D.C. Federal Court Acts to Halt Alleged “Sham Cemetery” Tax Scheme
Court Enjoins Washington, D.C.-area Father and Son and Poughkeepsie, N.y., Man Who Allegedly Promoted Fraudulent Schemes with Huge Purported Tax Benefits
A federal court has permanently barred Michael Strauss from promoting tax shelters, the Justice Department announced today. The government complaint in the case alleged that Strauss, of Herndon, Va., his son Patrick Strauss, of Washington D.C., and Joseph Barreiro of Poughkeepsie, N.Y., promoted and sold several fraudulent tax schemes, including sham cemetery investments. The men allegedly promoted the cemetery schemes to customers located in Northern Virginia, Maryland and Washington, D.C., using shell companies that they controlled.
Judge Robert L. Wilkins of the U.S. District Court for the District of Columbia signed the civil injunction order, to which Michael Strauss agreed without admitting the government’s allegations. The order permanently bars Strauss from promoting the cemetery schemes identified in the complaint or any other tax shelter, from marketing business or tax services that facilitate noncompliance with federal tax laws, and from engaging in any fraudulent conduct subject to penalty under the tax laws. The same court previously entered injunction orders against Barreiro and Patrick Strauss, to which they consented without admitting the allegations against them.
The defendants allegedly falsely told their customers that they had purchased “licenses” worth tens of millions of dollars that purportedly gave the shell companies the right to future profits from performing funeral services at two purported cemeteries located in Virginia and New York. According to the complaint, the men also falsely claimed that those companies could deduct a portion of the licenses’ supposed value and then pass on millions of dollars in tax losses to the customers. The government contends that there were no arm’s-length purchases of licenses and that the license values were fabricated to generate fake tax benefits. The defendants also allegedly used fictitious promissory notes to siphon off, for their personal benefit, millions of dollars that they told their customers were being “invested.”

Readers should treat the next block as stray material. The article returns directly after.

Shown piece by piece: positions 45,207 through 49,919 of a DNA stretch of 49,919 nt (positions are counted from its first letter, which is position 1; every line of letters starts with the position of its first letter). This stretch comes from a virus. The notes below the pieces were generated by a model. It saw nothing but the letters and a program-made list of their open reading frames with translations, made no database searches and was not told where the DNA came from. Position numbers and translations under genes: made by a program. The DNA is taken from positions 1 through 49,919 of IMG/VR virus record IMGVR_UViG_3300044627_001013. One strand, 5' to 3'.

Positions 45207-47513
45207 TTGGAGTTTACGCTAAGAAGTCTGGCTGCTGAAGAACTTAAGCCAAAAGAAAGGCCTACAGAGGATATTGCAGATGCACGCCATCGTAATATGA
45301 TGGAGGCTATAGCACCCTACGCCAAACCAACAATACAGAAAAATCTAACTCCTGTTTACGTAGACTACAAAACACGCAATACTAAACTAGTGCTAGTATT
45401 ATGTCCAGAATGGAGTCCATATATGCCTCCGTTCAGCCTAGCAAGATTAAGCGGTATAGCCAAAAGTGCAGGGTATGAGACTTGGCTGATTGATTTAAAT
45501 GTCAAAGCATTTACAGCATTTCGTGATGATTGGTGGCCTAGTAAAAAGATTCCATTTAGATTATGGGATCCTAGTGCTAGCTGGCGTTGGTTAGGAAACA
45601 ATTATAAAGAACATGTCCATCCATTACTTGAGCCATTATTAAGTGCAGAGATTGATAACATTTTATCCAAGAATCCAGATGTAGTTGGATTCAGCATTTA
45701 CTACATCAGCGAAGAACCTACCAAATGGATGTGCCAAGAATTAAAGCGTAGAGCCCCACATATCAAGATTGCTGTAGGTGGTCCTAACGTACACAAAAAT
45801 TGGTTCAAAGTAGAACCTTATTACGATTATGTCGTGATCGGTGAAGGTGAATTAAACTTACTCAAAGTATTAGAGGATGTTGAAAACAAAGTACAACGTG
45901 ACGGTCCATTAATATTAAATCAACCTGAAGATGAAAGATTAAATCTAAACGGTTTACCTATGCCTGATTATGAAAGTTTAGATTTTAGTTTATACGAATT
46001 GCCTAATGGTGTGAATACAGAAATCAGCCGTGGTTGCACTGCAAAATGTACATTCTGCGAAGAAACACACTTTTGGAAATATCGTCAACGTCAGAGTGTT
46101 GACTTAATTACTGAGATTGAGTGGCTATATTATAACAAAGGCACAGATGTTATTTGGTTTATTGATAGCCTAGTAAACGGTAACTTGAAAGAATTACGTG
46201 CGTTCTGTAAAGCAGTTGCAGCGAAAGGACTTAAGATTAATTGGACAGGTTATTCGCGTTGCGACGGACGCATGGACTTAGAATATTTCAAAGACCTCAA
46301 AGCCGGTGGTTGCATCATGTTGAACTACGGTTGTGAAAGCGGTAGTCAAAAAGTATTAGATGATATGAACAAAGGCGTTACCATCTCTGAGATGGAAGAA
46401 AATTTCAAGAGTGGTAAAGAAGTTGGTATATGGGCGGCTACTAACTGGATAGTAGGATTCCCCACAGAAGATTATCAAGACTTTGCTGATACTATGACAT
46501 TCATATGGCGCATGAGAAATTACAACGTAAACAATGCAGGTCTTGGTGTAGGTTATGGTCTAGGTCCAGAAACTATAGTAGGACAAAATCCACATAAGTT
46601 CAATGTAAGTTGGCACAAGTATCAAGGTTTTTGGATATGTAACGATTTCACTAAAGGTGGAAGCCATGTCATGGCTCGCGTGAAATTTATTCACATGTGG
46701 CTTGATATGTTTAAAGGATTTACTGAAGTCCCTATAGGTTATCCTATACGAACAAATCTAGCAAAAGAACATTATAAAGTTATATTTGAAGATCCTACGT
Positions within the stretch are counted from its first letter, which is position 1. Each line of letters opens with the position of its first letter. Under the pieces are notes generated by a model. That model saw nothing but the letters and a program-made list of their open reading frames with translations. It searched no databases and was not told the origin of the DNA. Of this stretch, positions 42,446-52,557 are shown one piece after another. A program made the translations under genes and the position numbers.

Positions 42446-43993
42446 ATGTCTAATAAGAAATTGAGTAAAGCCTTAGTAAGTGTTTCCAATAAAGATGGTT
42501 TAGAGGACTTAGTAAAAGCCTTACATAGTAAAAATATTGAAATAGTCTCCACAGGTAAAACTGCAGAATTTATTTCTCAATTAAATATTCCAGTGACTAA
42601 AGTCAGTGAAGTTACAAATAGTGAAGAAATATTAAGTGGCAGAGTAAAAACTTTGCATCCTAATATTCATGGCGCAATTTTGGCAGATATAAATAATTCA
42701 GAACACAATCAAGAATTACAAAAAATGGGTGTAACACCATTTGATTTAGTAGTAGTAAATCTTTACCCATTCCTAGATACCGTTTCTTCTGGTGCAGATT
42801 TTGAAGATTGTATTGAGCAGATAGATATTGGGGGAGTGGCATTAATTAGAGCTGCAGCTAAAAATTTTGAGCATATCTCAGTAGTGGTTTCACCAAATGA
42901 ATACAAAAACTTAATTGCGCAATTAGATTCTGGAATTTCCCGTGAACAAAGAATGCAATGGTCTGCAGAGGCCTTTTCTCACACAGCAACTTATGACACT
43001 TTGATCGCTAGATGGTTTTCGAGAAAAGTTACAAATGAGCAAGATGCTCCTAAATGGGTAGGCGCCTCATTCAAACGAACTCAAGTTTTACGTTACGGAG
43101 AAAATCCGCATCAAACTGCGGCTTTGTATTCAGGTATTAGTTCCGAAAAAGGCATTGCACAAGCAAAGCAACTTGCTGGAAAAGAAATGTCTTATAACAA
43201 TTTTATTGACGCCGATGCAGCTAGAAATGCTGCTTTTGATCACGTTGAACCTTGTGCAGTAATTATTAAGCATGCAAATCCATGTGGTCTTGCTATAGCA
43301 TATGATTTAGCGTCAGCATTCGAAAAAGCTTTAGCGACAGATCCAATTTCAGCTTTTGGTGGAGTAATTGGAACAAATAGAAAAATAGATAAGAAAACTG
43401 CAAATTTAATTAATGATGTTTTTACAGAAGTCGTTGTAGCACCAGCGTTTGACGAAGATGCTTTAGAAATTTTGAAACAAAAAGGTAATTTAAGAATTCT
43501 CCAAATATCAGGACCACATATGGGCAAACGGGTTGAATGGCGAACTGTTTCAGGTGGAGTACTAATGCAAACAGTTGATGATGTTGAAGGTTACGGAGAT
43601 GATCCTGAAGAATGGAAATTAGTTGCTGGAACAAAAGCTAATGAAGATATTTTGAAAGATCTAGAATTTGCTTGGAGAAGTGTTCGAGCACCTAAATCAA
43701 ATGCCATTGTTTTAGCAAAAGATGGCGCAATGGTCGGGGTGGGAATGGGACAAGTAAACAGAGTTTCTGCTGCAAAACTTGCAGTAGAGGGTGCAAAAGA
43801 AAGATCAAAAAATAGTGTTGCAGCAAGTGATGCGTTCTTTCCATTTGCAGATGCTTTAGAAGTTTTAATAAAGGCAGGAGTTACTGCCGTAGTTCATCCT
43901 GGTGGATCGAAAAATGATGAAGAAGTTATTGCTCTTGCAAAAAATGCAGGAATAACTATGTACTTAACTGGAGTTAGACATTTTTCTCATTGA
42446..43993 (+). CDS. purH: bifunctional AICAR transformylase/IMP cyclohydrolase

In the past decade, the Justice Department’s Tax Division has obtained hundreds of injunctions to stop the promotion of abusive or fraudulent tax schemes and the preparation of fraudulent tax returns. Information about these cases is available on the Justice Department website.
United States v. Michael A. Strauss, et al.